The most popular comic book character in the United Kingdom, Judge Dredd is also the most successful mix of sci-fi, horror and comics to date. Created in 1977 by John Wagner and Carlos Ezquerra, the character is just one of many great strips that ran in 2000 A.D. under the editorial leadership of Pat Mills. Set in a post apocalyptic future where mega cities are overrun with crime, the decision is made to endow the police with special powers to side-step the need for the legal process of a fair trial and actually murder criminals on the spot. A brotherhood unto itself, the greatest of these Judges is Dredd, one of a batch of clones designed to be perfect policemen. Embodying the cynicism and doom-laden outlook on the future, Judge Dredd was full of over the top violence, tough guy cops and horrific villains. In short, the perfect statement on Thatcher’s Britain. It also serves as an interesting statement on urban decay and the nature of modern city dwelling societies.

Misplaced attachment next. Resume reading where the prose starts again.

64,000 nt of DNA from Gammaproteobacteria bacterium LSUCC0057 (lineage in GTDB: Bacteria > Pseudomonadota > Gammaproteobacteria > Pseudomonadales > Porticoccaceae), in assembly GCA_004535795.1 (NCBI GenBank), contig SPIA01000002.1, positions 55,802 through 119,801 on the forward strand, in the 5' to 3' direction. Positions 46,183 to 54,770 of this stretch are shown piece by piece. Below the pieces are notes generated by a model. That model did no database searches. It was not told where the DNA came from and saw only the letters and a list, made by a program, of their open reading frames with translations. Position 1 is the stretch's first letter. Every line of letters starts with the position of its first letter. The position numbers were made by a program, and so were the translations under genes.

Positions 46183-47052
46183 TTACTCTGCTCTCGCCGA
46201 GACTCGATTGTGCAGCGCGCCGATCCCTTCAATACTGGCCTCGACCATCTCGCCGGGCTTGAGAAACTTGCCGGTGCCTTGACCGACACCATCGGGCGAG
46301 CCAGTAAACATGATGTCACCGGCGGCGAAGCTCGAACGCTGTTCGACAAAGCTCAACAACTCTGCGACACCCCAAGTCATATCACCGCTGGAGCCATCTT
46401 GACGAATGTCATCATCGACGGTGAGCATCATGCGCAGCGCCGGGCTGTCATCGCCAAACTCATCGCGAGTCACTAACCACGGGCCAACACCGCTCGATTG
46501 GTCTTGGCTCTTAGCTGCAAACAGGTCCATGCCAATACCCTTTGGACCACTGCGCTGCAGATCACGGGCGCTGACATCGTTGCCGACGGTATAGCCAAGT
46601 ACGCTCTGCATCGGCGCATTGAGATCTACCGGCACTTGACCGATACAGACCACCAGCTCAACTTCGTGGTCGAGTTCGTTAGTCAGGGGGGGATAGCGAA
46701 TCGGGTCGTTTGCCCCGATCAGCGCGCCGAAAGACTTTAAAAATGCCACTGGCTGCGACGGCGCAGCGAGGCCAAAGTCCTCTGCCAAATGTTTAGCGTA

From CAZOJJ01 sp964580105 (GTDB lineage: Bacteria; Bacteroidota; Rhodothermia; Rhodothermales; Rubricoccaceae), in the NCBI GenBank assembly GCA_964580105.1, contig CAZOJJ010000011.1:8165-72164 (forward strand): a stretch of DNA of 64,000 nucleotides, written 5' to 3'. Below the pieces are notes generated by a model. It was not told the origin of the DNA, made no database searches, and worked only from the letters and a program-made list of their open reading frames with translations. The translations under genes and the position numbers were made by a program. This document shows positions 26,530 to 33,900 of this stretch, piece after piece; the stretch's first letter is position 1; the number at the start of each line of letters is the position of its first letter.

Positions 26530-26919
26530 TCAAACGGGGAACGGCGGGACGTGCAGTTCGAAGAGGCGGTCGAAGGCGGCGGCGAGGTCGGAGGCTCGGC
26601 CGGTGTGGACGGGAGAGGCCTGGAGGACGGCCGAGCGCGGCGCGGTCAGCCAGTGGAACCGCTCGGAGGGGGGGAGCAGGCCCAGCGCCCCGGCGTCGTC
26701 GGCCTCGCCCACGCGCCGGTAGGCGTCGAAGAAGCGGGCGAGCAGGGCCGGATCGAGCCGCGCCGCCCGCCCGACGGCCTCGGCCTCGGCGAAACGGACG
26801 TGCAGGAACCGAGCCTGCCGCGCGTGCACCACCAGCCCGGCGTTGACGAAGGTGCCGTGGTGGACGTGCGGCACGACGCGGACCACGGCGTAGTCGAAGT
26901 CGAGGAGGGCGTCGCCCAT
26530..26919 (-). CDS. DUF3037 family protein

A mega success with young British boys, the comic strip also developed many rising stars of the comic book world of today including Grant Morrison (New X-Men, Batman R.I.P., The Invisibles), Brian Bolland (Batman The Killing Joke), Garth Ennis (Preacher, The Punisher: Welcome Back, Frank) and Mark Millar (Wanted, Kickass, Marvel: Civil War). All that being said, the character has remained more or less a cult hit at best in the United States. An embarrassingly poor film in 1995 has not helped matters. The Sylvester Stallone vehicle butchered the source material and more or less completely missed the point of the comic strip.
Rebellion and DNA Films (the guys behind 28 Weeks Later and Sunshine) have attempted to remount the project and finally bring about justice for Judge Dredd. Aimed at a 2010 release date, there is very little information currently available aside from some early designs by hot comic artist Jock.